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Otago Professor Doubts Merits Of Prostate Cancer Tests

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Fuseworks Media
Fuseworks Media

Wellington, Sept 24 NZPA - An Otago University professor has criticised a statement by an Australasian medical body on prostate cancer testing.

Associate Professor Brian Cox today called the stand on prostate-cancer specific antigen (PSA) testing by the Urological Society of Australia and New Zealand (Usanz) "poor public health medical practice".

It was also inappropriate, given available evidence, said Prof Cox, who works at Otago's Hugh Adam Cancer Epidemiology Unit.

Given current evidence and the failure of the Usanz to consider the results of a Swedish trial, its advocacy of PSA testing in asymptomatic men aged 55-69 seemed premature, at best, he said.

"Given the current conflicting evidence of any benefit from PSA testing in asymptomatic men and the known harms that can occur, I also cannot support the society's advocacy for a baseline PSA test."

NZPA yesterday reported the Usanz recommending men now have the first prostate cancer test at 40. It was 50 previously.

Cutting the age to 40 was based on evidence that the earlier diagnosis of prostate cancer would reduce the risk of death from the disease, Usanz said.

Prof Cox said three reports of randomised studies of screening for prostate cancer had been published this year.

Only one of the three suggested any possible reduction in mortality from prostate cancer from PSA screening -- and this included digital rectal examination and transrectal ultrasounds in many men.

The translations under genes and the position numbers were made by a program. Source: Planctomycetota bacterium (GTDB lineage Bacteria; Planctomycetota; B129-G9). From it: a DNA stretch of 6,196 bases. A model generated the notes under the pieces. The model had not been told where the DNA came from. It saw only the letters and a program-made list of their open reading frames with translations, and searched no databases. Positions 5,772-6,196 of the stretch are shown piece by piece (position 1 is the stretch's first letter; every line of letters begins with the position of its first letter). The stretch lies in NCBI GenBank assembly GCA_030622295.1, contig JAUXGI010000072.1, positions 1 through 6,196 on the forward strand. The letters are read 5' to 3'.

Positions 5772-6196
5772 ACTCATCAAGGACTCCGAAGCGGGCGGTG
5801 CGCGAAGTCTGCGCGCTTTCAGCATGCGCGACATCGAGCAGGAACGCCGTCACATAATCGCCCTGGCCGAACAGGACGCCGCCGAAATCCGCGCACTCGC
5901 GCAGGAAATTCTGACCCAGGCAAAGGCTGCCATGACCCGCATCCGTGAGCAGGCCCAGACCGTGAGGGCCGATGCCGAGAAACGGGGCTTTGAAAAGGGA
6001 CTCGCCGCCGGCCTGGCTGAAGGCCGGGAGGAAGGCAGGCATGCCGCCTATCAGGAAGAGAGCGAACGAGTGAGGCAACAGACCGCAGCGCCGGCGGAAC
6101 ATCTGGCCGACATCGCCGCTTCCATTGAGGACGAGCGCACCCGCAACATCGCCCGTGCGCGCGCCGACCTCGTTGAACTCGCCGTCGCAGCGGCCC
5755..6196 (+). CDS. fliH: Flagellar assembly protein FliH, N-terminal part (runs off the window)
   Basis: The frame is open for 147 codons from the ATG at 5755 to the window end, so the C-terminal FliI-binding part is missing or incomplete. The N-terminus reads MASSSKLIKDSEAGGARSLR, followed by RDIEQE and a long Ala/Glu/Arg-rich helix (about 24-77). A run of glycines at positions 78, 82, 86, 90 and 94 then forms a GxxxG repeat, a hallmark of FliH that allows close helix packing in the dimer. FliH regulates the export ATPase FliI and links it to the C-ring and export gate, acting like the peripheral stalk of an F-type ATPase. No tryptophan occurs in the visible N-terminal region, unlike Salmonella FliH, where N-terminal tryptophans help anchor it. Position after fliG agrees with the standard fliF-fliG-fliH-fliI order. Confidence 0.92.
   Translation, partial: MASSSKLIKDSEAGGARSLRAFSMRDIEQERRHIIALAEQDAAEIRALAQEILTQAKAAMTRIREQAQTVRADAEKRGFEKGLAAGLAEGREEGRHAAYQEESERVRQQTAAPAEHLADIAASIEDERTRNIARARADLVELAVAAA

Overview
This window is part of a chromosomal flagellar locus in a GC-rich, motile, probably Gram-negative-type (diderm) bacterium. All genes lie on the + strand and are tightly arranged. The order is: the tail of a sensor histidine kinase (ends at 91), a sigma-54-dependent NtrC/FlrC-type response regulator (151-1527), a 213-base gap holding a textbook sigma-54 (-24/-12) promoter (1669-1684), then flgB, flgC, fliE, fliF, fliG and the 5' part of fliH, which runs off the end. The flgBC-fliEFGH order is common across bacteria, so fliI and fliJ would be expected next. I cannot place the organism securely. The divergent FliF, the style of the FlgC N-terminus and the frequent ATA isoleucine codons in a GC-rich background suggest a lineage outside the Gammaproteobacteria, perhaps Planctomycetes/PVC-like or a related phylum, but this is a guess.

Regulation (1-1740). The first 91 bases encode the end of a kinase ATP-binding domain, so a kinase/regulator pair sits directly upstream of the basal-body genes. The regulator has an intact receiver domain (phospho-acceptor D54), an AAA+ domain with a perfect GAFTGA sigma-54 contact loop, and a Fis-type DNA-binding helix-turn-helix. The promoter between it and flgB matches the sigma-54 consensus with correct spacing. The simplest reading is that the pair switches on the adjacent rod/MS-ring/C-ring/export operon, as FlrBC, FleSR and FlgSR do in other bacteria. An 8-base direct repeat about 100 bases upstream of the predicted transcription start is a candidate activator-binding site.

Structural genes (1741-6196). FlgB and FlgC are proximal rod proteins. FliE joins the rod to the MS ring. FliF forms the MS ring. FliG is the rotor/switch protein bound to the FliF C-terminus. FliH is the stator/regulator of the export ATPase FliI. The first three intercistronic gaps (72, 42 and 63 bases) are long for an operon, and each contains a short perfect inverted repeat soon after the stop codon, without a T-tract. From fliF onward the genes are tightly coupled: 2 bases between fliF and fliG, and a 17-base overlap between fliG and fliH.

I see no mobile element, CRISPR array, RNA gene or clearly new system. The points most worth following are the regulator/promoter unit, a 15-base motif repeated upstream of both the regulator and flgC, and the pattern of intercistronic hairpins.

"Two of the three studies found prostate cancer mortality to be slightly higher (10 percent and 13 percent) in men offered a PSA test, compared with those who were not.

A Reuters report carried by NZPA late last month said routine screening for prostate cancer had resulted in more than one million US men being diagnosed with tumours who might otherwise have suffered no ill effects from them.

The report, quoting US researchers, said prostate cancer screening was a double-edged sword, catching serious cancers in a few but causing needless worry and expense for the majority of men, who might be getting treatment for tumours growing too slowly to do any harm.

About 600 New Zealand men die of prostate cancer each year, according to the Cancer Society.

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